Socioemotional selectivity theory postulates that as people age, their goals become more emotionally salient. Compared with younger adults, older adults prioritize positive information, which gives rise to the positivity effect. However, cross cultural research on self-construal suggests that the East Asian culture encourages people to maintain relational harmony. Thus, negative information may be as important as the positive one for older East Asians. Recent studies have started to support this view and challenge the universality of positivity effect. In this chapter, we suggest that culture norm hypothesis, affect valuation theory and naive dialecticism may help explain such divergence. Definition and meaning of the positivity effect may be subjected to cultural interpretations. Finally, implications of the observed cross-cultural differences in the positivity effect and its relation to emotional well-being are discussed.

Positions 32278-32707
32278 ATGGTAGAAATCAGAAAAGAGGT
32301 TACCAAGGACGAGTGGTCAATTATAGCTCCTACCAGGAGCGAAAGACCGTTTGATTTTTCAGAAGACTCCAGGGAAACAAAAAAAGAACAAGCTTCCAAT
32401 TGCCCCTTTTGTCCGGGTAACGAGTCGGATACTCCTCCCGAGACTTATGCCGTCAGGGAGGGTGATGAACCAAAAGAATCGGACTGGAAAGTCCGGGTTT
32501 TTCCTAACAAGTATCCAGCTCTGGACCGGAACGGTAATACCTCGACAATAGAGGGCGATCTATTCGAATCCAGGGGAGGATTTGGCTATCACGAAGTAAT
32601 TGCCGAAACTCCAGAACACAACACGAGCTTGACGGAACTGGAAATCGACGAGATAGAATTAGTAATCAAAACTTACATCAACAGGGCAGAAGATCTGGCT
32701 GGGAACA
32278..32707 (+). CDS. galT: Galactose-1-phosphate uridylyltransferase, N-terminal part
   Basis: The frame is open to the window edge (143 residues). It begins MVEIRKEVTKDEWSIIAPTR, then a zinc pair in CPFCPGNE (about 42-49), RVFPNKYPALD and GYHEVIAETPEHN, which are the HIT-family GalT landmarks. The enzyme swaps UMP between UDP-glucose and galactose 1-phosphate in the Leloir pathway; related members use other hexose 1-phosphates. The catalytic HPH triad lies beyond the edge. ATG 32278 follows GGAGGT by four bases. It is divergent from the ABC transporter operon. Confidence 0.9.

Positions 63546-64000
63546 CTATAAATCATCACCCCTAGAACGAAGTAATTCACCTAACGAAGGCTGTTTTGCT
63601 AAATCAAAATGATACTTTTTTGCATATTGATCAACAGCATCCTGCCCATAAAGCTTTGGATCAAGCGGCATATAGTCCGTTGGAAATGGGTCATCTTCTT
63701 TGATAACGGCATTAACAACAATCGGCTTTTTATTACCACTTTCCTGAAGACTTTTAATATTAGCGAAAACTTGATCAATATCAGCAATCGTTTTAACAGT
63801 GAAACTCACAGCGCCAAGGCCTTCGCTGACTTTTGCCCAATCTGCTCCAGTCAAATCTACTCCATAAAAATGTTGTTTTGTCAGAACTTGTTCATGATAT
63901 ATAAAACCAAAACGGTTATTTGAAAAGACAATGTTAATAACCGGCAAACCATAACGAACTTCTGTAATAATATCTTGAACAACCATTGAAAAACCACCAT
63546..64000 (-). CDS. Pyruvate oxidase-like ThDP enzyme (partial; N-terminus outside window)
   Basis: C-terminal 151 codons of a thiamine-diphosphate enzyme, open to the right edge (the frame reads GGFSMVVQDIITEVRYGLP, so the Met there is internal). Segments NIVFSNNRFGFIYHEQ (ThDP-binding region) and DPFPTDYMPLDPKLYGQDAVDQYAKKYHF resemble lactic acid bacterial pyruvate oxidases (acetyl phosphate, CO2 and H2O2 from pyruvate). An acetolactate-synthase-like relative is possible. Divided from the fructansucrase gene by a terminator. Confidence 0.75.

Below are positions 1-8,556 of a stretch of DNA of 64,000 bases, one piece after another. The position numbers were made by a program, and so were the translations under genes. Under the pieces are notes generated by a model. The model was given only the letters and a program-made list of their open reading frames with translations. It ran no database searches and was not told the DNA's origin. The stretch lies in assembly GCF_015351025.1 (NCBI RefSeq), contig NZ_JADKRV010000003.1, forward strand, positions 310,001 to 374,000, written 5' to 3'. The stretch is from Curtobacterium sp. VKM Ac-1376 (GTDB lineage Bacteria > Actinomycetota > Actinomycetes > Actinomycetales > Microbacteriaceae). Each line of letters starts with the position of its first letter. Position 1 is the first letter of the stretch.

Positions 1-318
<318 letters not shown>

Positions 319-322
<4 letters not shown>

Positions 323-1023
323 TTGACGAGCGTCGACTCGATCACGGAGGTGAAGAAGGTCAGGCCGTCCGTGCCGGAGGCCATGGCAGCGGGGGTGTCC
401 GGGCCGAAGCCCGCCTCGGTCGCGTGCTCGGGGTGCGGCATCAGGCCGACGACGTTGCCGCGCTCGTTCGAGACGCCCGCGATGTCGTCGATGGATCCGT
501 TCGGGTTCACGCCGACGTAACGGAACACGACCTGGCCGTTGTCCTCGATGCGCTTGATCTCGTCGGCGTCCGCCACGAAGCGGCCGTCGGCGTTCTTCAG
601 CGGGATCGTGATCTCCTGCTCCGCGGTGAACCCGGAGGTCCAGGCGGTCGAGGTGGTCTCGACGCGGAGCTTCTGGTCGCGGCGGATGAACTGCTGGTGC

|Title of host publication||Successful aging : Asian perspectives|
|Editors||Sheung-Tak CHEUNG, Iris CHI, Helene H. FUNG, Lydia W. LI, Jean WOO|
|Place of Publication||Dordrecht|
|Number of pages||18|
|Publication status||Published - 2015|
Bibliographical noteThis chapter is partially supported by the Hong Kong Research Grants Council General Research Fund CUHK442813, as well as a Chinese University of Hong Kong Direct Grant, to Helene Fung.
- Older East-Asians
- Positivity effect